Philadelphia’s Jewish federation is facing a crisis of leadership.
Home to the sixth-largest Jewish community in the country, Philadelphia has a new museum of American Jewish history, Jewish day schools, thriving synagogues, and a major liberal rabbinical seminary.
Yet the CEO of the Jewish Federation of Greater Philadelphia, Ira Schwartz, departed abruptly in early May, marking the fourth time the federation has lost its top professional leader since the early 1990s. That’s unusual among big-city federations, where successful executives often last decades.
Fundraising has also lagged at Philadelphia’s federation. In similarly-sized Jewish communities in Boston and San Francisco, federations raise many times what the Philadelphia federation brings in each year.
Insiders and observers posit that a weak volunteer culture within the federation, and a highly politicized core of leaders, has damaged the organization, threatening its ability to meet communal needs.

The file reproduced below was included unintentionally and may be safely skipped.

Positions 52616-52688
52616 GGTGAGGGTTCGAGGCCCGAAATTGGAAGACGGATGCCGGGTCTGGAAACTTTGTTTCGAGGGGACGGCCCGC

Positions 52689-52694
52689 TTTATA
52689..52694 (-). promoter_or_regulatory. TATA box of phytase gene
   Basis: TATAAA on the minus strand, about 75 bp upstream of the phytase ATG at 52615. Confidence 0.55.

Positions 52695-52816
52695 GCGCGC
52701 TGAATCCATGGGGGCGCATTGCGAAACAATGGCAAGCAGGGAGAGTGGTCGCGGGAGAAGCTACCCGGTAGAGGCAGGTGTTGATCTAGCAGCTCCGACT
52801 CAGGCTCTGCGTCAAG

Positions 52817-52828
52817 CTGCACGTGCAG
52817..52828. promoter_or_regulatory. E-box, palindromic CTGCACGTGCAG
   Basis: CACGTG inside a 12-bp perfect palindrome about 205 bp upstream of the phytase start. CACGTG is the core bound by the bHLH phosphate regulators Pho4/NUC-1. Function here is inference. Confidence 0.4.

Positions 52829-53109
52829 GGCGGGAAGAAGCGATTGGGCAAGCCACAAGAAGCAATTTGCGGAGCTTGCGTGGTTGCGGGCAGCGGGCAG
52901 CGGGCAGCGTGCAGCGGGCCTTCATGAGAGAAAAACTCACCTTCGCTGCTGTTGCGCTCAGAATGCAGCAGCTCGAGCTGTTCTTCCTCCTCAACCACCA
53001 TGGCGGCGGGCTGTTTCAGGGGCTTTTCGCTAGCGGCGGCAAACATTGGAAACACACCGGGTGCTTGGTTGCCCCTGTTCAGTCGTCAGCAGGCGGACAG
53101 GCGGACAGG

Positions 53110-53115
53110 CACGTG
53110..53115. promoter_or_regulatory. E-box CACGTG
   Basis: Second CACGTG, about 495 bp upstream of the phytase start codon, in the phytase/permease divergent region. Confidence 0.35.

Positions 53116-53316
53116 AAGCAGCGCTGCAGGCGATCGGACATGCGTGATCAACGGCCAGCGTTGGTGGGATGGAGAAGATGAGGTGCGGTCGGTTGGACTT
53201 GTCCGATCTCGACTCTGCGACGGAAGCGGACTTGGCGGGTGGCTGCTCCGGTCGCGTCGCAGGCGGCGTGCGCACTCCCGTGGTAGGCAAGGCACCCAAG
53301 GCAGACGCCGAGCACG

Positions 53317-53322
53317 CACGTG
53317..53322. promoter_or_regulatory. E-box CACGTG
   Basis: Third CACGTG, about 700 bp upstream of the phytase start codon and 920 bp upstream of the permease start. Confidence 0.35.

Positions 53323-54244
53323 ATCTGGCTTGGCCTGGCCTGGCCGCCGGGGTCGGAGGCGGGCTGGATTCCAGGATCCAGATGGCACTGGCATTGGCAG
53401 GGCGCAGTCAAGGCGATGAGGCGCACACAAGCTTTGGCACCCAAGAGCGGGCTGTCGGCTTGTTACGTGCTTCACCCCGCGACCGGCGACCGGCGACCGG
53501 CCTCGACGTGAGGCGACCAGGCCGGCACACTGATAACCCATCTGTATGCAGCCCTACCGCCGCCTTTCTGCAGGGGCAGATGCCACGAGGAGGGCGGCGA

When Rabbi Leonard Gordon left his pulpit at Philadelphia’s Germantown Jewish Centre in 2010 for a Conservative synagogue on the outskirts of Boston, he was stunned by the difference in federation support.
“When I came to Boston, I was so struck by the way in which [Boston federation CEO] Barry Shrage and [Combined Jewish Philanthropies] reached out, met with me at their initiative,” Gordon said. “In Philadelphia, we didn’t have that.”
Now the spiritual leader of Congregation Mishkan Tefila, in Chestnut Hill, Mass., Gordon said that Philadelphia’s federation was characterized by “something of a second-city mentality.” In Boston, Gordon said, the message was that “whatever we do needs to be the best.”
Philadelphia’s federation announced Schwartz’s departure late on May 3, a Friday afternoon. A statement and story published in the federation-owned Jewish Exponent disclosed no details about why Schwartz was leaving, saying only that the separation was effective immediately. When contacted by the Forward, the federation president, Sherrie Savett, declined to comment beyond the press release.
Savett would not confirm or deny a report that the firing was the result of a disagreement over a commitment of space at a federation-owned campus that Schwartz allegedly made without seeking board approval. A representative for the federation declined to make Schwartz available for comment.